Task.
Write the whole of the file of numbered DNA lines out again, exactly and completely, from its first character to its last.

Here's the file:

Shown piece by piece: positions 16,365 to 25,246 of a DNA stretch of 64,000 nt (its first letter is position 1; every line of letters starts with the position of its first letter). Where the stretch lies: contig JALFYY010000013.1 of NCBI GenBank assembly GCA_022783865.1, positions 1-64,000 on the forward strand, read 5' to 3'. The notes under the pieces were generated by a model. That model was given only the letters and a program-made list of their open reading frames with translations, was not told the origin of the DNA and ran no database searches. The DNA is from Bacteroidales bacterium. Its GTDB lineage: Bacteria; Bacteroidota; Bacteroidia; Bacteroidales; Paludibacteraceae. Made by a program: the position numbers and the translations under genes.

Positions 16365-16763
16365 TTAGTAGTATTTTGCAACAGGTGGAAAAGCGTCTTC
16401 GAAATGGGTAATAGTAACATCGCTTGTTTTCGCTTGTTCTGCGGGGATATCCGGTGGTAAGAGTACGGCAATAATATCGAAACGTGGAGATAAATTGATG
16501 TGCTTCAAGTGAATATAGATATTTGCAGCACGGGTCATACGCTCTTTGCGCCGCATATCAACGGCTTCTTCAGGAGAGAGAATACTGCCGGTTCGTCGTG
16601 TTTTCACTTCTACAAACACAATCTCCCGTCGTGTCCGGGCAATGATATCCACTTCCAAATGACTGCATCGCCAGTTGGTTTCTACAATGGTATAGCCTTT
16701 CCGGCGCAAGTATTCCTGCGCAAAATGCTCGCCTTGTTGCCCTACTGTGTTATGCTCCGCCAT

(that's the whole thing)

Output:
Shown piece by piece: positions 16,365 to 25,246 of a DNA stretch of 64,000 nt (its first letter is position 1; every line of letters starts with the position of its first letter). Where the stretch lies: contig JALFYY010000013.1 of NCBI GenBank assembly GCA_022783865.1, positions 1-64,000 on the forward strand, read 5' to 3'. The notes under the pieces were generated by a model. That model was given only the letters and a program-made list of their open reading frames with translations, was not told the origin of the DNA and ran no database searches. The DNA is from Bacteroidales bacterium. Its GTDB lineage: Bacteria; Bacteroidota; Bacteroidia; Bacteroidales; Paludibacteraceae. Made by a program: the position numbers and the translations under genes.

Positions 16365-16763
16365 TTAGTAGTATTTTGCAACAGGTGGAAAAGCGTCTTC
16401 GAAATGGGTAATAGTAACATCGCTTGTTTTCGCTTGTTCTGCGGGGATATCCGGTGGTAAGAGTACGGCAATAATATCGAAACGTGGAGATAAATTGATG
16501 TGCTTCAAGTGAATATAGATATTTGCAGCACGGGTCATACGCTCTTTGCGCCGCATATCAACGGCTTCTTCAGGAGAGAGAATACTGCCGGTTCGTCGTG
16601 TTTTCACTTCTACAAACACAATCTCCCGTCGTGTCCGGGCAATGATATCCACTTCCAAATGACTGCATCGCCAGTTGGTTTCTACAATGGTATAGCCTTT
16701 CCGGCGCAAGTATTCCTGCGCAAAATGCTCGCCTTGTTGCCCTACTGTGTTATGCTCCGCCAT